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Mammals (terrestrial)

Bear, Polar  | Ursus maritimus

Status: Special Concern

Last Examination and Change: April 2008 (No Change)

Canadian Occurrence: YT, NT, NU, MB, ON, QC, NL, Arctic Ocean

Status Criteria: Not applicable

Bear, Polar

Bear, Polar

Reason for Designation: The species is an apex predator adapted to hunting seals on the sea ice and is highly sensitive to overharvest. Although there are some genetic differences among bears from different parts of the Arctic, movement and genetic data support a single designatable unit in Canada. It is useful, however, to report trends by subpopulation because harvest rates, threats, and, hence, predicted population viability, vary substantially over the species’ range. Some subpopulations are overharvested and current management mostly seeks the maximum sustainable harvest, which may cause declines if population monitoring is inadequate. Until 2006, some shared subpopulations were subject to harvest in Greenland that was not based on quotas. Population models project that 4 of 13 subpopulations (including approximately 28% of 15,500 polar bears in Canada) have a high risk of declining by 30% or more over the next 3 bear generations (36 years). Declines are partly attributed to climate change for Western Hudson Bay and Southern Beaufort Sea, but are mostly due to unsustainable harvest in KaneBasin and Baffin Bay. Seven subpopulations (about 43% of the total population) are projected to be stable or increasing. Trends currently cannot be projected for 2 subpopulations (29% of the total population). Bears in some subpopulations show declining body condition and changes in denning location linked to decreased availability of sea ice. For most subpopulations with repeated censuses, data suggest a slight increase in the last 10-25 years. All estimates of current population growth rates are based on currently available data and do not account for the possible effects of climate change. The species cannot persist without seasonal sea ice. Continuing decline in seasonal availability of sea ice makes it likely that a range contraction will occur in parts of the species range. Decreasing ice thickness in parts of the High Arctic may provide better habitat for the bears. Although there is uncertainty over the overall impact of climate change on the species’ distribution and numbers, considerable concern exists over the future of this species in Canada.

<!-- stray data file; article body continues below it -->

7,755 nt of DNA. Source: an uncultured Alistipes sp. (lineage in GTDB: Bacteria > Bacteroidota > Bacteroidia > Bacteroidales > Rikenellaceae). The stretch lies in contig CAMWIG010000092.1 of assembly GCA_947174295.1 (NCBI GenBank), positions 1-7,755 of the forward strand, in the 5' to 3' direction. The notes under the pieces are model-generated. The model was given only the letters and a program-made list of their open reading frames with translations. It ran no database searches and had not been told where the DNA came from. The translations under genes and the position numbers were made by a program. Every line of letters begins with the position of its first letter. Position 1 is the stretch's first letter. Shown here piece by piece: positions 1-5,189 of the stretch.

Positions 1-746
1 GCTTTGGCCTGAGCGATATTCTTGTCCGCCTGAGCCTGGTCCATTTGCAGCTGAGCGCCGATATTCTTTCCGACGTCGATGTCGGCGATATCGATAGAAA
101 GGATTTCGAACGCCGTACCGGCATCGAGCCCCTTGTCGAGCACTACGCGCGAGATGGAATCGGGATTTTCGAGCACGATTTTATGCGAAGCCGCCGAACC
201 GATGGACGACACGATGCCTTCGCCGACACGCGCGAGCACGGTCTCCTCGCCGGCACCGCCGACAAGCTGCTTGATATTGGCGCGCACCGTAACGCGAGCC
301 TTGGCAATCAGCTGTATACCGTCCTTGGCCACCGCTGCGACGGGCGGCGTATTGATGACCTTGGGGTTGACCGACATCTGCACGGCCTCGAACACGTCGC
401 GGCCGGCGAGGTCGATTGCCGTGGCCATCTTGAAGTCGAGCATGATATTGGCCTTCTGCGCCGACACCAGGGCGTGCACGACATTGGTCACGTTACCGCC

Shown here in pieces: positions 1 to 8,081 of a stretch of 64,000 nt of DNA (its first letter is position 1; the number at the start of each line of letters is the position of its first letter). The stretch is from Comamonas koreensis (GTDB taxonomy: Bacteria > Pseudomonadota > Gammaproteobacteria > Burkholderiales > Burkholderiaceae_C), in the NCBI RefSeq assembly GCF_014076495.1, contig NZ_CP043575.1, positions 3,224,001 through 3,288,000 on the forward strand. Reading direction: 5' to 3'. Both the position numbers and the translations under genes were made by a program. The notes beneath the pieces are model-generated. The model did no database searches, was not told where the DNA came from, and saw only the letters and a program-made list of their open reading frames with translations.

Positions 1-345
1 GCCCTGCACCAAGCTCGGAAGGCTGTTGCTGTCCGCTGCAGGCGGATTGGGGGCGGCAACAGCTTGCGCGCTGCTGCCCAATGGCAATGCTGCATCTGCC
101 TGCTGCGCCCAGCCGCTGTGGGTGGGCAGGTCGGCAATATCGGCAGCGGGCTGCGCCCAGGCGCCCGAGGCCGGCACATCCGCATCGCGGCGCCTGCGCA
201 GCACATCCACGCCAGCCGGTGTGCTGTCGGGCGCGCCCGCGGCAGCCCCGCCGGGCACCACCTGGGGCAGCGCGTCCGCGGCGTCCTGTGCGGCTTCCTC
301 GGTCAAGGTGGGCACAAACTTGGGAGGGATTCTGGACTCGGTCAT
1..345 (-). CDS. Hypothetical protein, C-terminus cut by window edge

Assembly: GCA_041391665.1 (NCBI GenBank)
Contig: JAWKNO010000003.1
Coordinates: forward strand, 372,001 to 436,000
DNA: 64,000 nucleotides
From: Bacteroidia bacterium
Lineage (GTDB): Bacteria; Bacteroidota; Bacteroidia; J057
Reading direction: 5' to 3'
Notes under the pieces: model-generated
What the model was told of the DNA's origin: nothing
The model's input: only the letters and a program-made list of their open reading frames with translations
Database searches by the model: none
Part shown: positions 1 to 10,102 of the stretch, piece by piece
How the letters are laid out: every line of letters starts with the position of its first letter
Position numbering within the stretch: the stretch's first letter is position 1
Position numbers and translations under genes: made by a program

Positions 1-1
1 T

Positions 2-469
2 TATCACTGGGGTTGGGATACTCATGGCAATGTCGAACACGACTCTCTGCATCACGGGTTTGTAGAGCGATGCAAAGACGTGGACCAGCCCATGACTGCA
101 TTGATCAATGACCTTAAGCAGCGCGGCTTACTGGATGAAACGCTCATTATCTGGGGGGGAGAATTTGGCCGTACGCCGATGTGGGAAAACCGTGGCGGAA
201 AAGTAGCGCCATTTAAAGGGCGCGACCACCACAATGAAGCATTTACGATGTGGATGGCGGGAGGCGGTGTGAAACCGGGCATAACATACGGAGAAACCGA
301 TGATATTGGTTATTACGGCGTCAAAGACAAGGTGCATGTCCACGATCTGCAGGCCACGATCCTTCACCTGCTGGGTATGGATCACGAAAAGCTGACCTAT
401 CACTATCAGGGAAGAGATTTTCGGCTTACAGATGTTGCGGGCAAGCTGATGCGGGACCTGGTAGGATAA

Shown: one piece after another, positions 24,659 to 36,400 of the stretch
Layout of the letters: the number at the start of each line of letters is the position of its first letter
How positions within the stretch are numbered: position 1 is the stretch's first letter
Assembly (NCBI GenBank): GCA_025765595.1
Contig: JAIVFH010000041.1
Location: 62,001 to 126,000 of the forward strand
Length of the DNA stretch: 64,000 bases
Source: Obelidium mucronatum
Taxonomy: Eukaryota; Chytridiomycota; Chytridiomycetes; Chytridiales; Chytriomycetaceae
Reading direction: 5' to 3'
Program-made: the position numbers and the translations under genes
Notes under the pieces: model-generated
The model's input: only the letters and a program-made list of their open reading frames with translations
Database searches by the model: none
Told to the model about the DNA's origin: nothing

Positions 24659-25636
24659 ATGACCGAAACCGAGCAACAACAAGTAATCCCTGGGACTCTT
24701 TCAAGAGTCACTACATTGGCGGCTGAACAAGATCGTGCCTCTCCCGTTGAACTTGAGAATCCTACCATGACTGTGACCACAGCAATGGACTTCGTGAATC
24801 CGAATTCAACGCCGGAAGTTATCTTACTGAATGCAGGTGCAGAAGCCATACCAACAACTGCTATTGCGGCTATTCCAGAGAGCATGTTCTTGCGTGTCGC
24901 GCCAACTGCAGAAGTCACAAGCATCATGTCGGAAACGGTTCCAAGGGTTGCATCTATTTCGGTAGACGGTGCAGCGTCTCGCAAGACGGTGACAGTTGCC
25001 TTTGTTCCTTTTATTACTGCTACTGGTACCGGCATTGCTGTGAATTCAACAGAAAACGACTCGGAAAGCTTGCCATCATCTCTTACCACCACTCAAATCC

Status History: Designated Not at Risk in April 1986. Status re-examined and designated Special Concern in April 1991. Status re-examined and confirmed in April 1999, November 2002, and April 2008.

Find out more about this species on the Species at Risk Act Public Registry

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